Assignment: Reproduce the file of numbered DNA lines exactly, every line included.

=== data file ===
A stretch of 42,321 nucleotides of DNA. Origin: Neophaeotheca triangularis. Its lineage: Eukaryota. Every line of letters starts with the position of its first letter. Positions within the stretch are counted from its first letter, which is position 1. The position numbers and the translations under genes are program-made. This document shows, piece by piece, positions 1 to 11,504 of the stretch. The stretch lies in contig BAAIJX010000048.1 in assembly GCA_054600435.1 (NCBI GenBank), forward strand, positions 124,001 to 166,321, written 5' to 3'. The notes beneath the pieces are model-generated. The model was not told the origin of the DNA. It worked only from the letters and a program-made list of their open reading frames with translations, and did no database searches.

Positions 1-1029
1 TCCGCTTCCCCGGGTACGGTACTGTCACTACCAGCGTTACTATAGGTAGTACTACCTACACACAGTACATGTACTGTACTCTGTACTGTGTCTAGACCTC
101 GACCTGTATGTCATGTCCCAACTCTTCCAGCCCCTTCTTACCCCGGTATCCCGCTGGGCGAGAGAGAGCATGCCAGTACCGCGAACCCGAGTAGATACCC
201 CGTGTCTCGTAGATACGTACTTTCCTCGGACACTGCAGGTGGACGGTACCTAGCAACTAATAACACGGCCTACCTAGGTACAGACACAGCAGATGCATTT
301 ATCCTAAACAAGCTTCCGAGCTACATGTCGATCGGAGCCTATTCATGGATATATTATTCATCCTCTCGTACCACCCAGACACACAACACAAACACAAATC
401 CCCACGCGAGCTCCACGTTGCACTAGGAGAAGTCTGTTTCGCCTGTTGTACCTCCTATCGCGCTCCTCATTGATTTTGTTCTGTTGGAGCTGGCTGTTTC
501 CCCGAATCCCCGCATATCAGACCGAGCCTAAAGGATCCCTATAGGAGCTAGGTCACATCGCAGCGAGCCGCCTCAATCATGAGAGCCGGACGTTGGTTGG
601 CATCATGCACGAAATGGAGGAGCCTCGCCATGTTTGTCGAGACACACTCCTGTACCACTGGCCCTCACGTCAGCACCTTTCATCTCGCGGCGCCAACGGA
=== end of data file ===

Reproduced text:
A stretch of 42,321 nucleotides of DNA. Origin: Neophaeotheca triangularis. Its lineage: Eukaryota. Every line of letters starts with the position of its first letter. Positions within the stretch are counted from its first letter, which is position 1. The position numbers and the translations under genes are program-made. This document shows, piece by piece, positions 1 to 11,504 of the stretch. The stretch lies in contig BAAIJX010000048.1 in assembly GCA_054600435.1 (NCBI GenBank), forward strand, positions 124,001 to 166,321, written 5' to 3'. The notes beneath the pieces are model-generated. The model was not told the origin of the DNA. It worked only from the letters and a program-made list of their open reading frames with translations, and did no database searches.

Positions 1-1029
1 TCCGCTTCCCCGGGTACGGTACTGTCACTACCAGCGTTACTATAGGTAGTACTACCTACACACAGTACATGTACTGTACTCTGTACTGTGTCTAGACCTC
101 GACCTGTATGTCATGTCCCAACTCTTCCAGCCCCTTCTTACCCCGGTATCCCGCTGGGCGAGAGAGAGCATGCCAGTACCGCGAACCCGAGTAGATACCC
201 CGTGTCTCGTAGATACGTACTTTCCTCGGACACTGCAGGTGGACGGTACCTAGCAACTAATAACACGGCCTACCTAGGTACAGACACAGCAGATGCATTT
301 ATCCTAAACAAGCTTCCGAGCTACATGTCGATCGGAGCCTATTCATGGATATATTATTCATCCTCTCGTACCACCCAGACACACAACACAAACACAAATC
401 CCCACGCGAGCTCCACGTTGCACTAGGAGAAGTCTGTTTCGCCTGTTGTACCTCCTATCGCGCTCCTCATTGATTTTGTTCTGTTGGAGCTGGCTGTTTC
501 CCCGAATCCCCGCATATCAGACCGAGCCTAAAGGATCCCTATAGGAGCTAGGTCACATCGCAGCGAGCCGCCTCAATCATGAGAGCCGGACGTTGGTTGG
601 CATCATGCACGAAATGGAGGAGCCTCGCCATGTTTGTCGAGACACACTCCTGTACCACTGGCCCTCACGTCAGCACCTTTCATCTCGCGGCGCCAACGGA